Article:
Monitor late gestation cows for signs of calving. Keep maternity pens clean for calving. Assist with difficult births if needed. Monitor new mothers and calves for health issues. Provide colostrum immediately after calving to transfer immunity to the newborn.
Healthcare and Herd Health
Preventing and controlling disease is essential for profitable dairy farming. Good cattle health promotes growth, fertility, and milk productivity. Here are tips for healthcare and herd health management:
a. Vaccinate Against Major Diseases
Work with your veterinarian to vaccinate cattle against prevalent infectious diseases in your region. Common vaccines include those for clostridial diseases, brucellosis, anthrax, lumpy skin disease, foot and mouth disease, etc. Follow proper protocols for timing and administration.
b. Control Internal and External Parasites
Parasite infections negatively impact growth and milk yield. Use strategic deworming to control gastrointestinal worms. Prevent external parasites like ticks, mites, and flies through sprays or pour-on treatments. Avoid resistance by rotating parasite control products.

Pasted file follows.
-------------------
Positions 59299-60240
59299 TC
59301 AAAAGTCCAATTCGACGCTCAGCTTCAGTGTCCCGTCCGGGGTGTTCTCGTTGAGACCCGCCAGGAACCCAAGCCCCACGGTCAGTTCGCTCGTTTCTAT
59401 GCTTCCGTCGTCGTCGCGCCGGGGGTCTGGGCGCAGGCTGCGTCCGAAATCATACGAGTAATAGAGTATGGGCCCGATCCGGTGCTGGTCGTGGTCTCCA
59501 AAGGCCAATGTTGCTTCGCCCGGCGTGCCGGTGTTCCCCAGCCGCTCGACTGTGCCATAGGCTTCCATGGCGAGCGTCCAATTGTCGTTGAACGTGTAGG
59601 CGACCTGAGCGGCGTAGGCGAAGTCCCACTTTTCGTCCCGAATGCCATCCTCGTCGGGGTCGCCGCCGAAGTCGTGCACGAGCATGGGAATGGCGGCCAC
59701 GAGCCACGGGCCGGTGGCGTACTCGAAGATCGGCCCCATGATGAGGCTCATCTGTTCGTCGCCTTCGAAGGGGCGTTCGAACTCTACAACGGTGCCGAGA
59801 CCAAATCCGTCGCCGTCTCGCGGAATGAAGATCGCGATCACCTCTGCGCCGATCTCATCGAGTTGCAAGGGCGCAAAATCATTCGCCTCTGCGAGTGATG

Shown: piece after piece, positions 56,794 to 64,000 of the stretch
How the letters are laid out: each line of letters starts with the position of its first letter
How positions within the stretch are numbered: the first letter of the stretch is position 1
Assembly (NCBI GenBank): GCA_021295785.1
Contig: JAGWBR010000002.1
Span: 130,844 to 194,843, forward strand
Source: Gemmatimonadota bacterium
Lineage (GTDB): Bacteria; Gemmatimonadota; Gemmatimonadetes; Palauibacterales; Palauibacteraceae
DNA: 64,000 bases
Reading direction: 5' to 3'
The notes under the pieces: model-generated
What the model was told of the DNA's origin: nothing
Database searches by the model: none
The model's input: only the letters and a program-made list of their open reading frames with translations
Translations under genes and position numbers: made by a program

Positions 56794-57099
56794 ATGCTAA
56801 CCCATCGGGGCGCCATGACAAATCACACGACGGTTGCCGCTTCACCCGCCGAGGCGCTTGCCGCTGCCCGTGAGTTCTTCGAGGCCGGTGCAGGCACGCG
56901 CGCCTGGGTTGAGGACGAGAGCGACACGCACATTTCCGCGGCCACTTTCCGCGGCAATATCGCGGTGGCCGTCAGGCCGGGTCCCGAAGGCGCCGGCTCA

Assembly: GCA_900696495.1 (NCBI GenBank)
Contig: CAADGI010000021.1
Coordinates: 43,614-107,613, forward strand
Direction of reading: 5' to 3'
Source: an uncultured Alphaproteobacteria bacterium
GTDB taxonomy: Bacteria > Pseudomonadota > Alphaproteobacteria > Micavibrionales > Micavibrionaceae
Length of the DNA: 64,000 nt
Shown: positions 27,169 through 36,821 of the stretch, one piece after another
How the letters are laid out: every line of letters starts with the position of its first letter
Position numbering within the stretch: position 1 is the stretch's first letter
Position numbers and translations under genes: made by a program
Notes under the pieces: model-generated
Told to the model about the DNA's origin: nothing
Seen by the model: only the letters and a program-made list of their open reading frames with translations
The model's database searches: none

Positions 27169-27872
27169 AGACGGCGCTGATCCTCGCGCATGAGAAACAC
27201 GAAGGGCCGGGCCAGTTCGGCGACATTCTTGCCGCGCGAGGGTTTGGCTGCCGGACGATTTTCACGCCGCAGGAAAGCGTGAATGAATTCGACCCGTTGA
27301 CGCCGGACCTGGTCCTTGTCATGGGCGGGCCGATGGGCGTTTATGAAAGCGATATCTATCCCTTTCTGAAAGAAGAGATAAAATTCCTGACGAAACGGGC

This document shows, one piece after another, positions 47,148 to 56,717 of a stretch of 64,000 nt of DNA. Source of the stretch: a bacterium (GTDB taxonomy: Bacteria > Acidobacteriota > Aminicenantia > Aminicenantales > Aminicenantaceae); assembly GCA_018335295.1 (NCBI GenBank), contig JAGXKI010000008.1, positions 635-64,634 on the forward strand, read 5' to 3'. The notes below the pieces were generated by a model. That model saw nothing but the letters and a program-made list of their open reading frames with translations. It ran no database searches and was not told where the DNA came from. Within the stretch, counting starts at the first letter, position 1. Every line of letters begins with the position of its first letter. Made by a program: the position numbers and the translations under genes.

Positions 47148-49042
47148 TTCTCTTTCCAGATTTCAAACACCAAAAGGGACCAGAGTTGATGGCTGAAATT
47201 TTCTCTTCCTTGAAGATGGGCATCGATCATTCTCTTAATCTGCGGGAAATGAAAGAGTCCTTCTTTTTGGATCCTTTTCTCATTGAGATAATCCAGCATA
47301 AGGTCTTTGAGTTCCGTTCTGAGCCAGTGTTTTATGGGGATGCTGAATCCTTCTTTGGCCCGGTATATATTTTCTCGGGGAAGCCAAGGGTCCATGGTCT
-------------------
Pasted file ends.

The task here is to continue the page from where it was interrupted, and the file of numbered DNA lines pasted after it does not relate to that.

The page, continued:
c. Meet Nutritional Requirements
Feeding balanced rations tailored to different groups of cattle prevents many herd health issues related to malnutrition. Provide proper nutrition to calves, heifers, dry cows, and lactating cows. this supports immunity, growth, fertility, and productivity.
d. Establish Biosecurity Measures
Limit the introduction and spread of contagious diseases on your farm. Isolate and test newly purchased cattle. Use foot baths at entrances. Clean equipment between groups. Keep calving areas separate from the adult herd. Restrict visitor access. Properly dispose of medical waste.
e. Provide Proper Housing